Typically, SERS substrates have been fabricated using lithography-based technologies [11-16], such as electron-beam lithography (EBL) [11,12], soft interference lithography (SIL) [13,14], and nanosphere lithography (NSL) [15,16]. To improve the reproducibility and production quantity of SERS substrates, researchers have focused on replicating molded micro/nanostructures as SERS substrates using imprint lithography. Several researchers have used biological organisms as biotemplates, such as the wings of cicadas [17,18] and butterflies [19-21]. A nanostructured SERS substrate was achieved for the replication of a biotemplate of a cicada wing and low concentrations of thiophenol and rhodamine 6G (R6G) were detected as test analytes [17]. The micro/nanostructures of a blue butterfly wing were used as a template, and a SERS substrate was produced and utilized to detect rhodamine dye for the elimination of organic pollutants [19]. Additionally, pyramidal array structures on conventional Klarite substrates [22] were fabricated as specifically engineered structures with an apex angle of 70.5° that can also be used as a template. The SERS substrate can then be achieved via a ultraviolet (UV) embossing process by transferring these structures to a plastic substrate. Templates [23-25] were also produced by a lithography-based method and reproducible plastic substrates were machined using different nanoimprinting methods [26]. For example, Courvoisier et al. [4] designed and fabricated an accurate inverted array of squares as a template on a silicon wafer via EBL and wet etching approaches. They produced arrays of tipless pyramids using an optical UV curing method. Lee et al. [24] used anodic aluminum oxide as a template for transferring patterns onto the polydimethylsiloxane (PDMS) substrate surfaces using a dry etching method. In this work, the detection of DNA molecules showed a selective enhancement of Raman scattering. Owing to good flexibility and excellent optical transparency, polymer substrates can come into direct contact with a sample surface of arbitrary shape. This is a task that is difficult to achieve for the SERS substrates with hard templates, including silicon and glass. A further advantage is that laser light can pass through the polymer substrate and reach the nanoparticle layer to activate the plasmon resonance, which generates the enormous SERS enhancement. A SERS substrate with good transparency and flexibility was prepared as a self-assembly of gold nanoparticles on a poly(methyl methacrylate) (PMMA) template, and malachite green on fish skin [27] was successfully detected. A flexible and transparent substrate consisting of silver nanoparticles on polyethylene terephthalate (PET) sheets was fabricated for in situ detection of R6G and thiram residues with a concentration of 10−4 mol on the skin of an apple and a cherry tomato, respectively [28]. The major limitations of these methods are in the complexity of the fabrication processes for obtaining the templates. Additionally, more complex micro/nanostructures are difficult to achieve using the existing methods.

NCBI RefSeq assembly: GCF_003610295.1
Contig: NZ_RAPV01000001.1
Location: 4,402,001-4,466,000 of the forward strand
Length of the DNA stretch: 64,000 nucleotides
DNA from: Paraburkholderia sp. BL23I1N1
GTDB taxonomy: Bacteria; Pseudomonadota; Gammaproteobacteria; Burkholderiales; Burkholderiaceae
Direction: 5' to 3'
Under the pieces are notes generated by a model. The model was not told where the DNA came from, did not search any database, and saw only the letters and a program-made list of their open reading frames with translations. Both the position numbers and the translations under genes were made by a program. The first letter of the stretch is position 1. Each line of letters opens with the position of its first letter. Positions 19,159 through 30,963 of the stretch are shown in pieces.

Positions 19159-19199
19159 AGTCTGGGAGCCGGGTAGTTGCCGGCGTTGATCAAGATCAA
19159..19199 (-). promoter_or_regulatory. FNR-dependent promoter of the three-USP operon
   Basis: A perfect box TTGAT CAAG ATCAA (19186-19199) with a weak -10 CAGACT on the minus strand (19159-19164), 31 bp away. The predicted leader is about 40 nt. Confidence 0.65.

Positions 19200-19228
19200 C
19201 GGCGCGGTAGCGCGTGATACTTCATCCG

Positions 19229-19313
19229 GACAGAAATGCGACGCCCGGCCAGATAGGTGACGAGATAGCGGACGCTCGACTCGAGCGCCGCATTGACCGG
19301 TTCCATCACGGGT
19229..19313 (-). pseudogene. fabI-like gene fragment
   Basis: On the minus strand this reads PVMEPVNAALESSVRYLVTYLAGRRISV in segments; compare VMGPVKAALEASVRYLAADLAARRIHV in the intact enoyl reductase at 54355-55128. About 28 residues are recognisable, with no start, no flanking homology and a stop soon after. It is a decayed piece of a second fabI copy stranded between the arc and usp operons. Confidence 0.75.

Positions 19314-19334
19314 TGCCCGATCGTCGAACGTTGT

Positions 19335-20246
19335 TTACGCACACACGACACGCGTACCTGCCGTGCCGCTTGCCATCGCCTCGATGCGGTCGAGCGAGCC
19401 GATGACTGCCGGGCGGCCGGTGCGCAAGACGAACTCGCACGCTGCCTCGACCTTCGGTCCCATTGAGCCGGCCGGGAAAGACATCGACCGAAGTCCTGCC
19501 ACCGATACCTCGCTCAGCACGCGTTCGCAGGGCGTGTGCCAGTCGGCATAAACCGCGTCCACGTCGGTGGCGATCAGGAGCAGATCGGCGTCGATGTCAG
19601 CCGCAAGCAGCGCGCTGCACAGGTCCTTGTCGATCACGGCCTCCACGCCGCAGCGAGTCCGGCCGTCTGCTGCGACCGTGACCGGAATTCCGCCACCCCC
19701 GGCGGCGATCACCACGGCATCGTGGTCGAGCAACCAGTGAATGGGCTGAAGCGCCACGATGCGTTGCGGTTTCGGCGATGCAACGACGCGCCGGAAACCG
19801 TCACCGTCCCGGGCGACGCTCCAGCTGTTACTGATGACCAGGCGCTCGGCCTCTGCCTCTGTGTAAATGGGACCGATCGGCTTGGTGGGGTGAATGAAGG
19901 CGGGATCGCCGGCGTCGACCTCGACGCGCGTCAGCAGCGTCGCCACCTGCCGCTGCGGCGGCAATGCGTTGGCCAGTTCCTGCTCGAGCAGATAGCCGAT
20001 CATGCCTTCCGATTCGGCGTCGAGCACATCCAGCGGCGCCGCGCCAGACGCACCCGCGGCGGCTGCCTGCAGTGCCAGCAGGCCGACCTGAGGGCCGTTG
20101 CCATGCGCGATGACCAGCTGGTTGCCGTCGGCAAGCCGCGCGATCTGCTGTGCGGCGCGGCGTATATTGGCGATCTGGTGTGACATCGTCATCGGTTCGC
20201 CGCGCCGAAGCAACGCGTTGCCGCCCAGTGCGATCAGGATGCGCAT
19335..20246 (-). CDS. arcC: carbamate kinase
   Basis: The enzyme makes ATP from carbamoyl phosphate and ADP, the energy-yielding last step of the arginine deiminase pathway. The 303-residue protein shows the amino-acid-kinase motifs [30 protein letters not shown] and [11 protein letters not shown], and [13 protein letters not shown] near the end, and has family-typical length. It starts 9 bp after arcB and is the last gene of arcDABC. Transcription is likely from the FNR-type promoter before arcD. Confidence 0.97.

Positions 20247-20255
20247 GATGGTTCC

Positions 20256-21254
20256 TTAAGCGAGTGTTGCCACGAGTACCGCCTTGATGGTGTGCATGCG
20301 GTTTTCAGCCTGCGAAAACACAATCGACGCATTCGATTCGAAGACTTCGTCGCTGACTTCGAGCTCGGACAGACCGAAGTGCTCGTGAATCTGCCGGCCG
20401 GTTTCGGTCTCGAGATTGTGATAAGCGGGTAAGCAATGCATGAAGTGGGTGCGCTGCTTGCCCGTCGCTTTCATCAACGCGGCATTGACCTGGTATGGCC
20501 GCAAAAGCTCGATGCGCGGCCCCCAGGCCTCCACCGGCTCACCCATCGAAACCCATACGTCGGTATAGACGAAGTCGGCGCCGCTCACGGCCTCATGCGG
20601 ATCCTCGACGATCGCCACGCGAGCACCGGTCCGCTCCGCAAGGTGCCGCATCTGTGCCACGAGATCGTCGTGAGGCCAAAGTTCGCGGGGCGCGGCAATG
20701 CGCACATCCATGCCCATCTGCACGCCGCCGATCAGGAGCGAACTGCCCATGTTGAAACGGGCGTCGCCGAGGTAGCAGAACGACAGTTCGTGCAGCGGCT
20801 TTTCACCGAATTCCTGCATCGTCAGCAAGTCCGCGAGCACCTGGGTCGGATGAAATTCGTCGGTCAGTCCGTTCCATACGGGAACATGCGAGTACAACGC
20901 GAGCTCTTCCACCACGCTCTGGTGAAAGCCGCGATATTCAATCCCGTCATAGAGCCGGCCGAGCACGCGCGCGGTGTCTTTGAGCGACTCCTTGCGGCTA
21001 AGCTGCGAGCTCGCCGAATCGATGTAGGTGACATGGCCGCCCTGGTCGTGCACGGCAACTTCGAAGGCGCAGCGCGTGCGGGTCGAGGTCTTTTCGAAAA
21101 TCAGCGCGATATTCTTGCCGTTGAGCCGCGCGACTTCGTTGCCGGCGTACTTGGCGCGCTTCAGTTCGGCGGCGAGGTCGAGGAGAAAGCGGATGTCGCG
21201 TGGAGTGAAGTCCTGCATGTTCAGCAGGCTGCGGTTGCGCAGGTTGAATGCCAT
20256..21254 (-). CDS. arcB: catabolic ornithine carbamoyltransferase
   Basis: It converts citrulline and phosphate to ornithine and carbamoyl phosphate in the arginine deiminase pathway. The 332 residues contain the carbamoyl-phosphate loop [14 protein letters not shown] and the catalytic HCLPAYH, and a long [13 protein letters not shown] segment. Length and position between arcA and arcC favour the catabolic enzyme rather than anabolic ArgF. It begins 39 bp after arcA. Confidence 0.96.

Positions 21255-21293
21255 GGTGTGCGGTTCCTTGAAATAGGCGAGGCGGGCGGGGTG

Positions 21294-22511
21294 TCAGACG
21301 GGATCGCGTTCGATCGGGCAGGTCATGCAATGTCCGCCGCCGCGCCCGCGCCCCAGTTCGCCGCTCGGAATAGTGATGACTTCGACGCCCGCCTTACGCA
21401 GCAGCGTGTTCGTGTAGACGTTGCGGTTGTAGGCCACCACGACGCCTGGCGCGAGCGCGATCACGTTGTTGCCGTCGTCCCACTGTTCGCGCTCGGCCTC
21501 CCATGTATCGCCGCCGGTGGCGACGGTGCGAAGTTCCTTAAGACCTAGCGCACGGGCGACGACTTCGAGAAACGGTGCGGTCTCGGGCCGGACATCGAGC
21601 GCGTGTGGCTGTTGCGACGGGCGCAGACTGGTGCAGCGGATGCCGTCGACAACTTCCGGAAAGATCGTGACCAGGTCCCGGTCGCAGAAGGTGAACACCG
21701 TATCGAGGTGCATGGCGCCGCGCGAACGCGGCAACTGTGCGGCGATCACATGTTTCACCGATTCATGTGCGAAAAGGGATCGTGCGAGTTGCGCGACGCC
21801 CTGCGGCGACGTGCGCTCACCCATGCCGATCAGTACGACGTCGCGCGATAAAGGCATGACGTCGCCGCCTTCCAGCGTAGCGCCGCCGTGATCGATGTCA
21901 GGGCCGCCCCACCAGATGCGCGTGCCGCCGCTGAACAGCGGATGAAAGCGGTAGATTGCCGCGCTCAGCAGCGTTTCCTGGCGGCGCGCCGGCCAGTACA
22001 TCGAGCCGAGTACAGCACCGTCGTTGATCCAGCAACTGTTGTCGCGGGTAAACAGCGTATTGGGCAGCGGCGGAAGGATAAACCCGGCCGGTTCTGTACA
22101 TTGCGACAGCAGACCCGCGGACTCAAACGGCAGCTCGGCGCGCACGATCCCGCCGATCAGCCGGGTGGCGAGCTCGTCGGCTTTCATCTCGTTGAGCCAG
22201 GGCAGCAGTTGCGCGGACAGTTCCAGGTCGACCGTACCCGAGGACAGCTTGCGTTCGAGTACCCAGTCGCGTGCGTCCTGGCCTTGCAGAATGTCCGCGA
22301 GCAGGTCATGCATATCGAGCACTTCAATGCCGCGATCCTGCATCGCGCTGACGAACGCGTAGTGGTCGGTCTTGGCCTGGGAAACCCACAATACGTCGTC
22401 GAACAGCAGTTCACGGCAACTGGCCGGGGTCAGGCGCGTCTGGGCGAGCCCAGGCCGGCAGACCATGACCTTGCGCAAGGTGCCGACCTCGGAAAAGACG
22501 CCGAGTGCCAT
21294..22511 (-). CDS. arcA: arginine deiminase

Recently, the micro/nanomechanical machining method [29-31] has been employed to machine SERS substrates. The main characteristics of this method are that the depth and width of the micro/nanostructures can be easily and precisely controlled [32]. Commercial nanoindenters are mainly used to detect mechanical properties such as hardness, elastic modulus and friction coefficient. The fabrication of micro/nanostructures using the nanoindenter method can be also achieved. The shortcomings of this technique include low machining speed, small machining area and high cost, and thus the nanoindentation method is not suitable for mass production. Similar to traditional nanoindenter methods, in our previous study, a force modulation indentation method was also presented [33,34]. The force modulation indention equipment that we built improved the machining efficiency. By controlling the period and amplitude of the force signal in the vertical direction and the machining velocity of the precision stage in the horizontal direction simultaneously, arrayed micro/nanocavities were formed by the overlap of the pile-ups with high efficiency.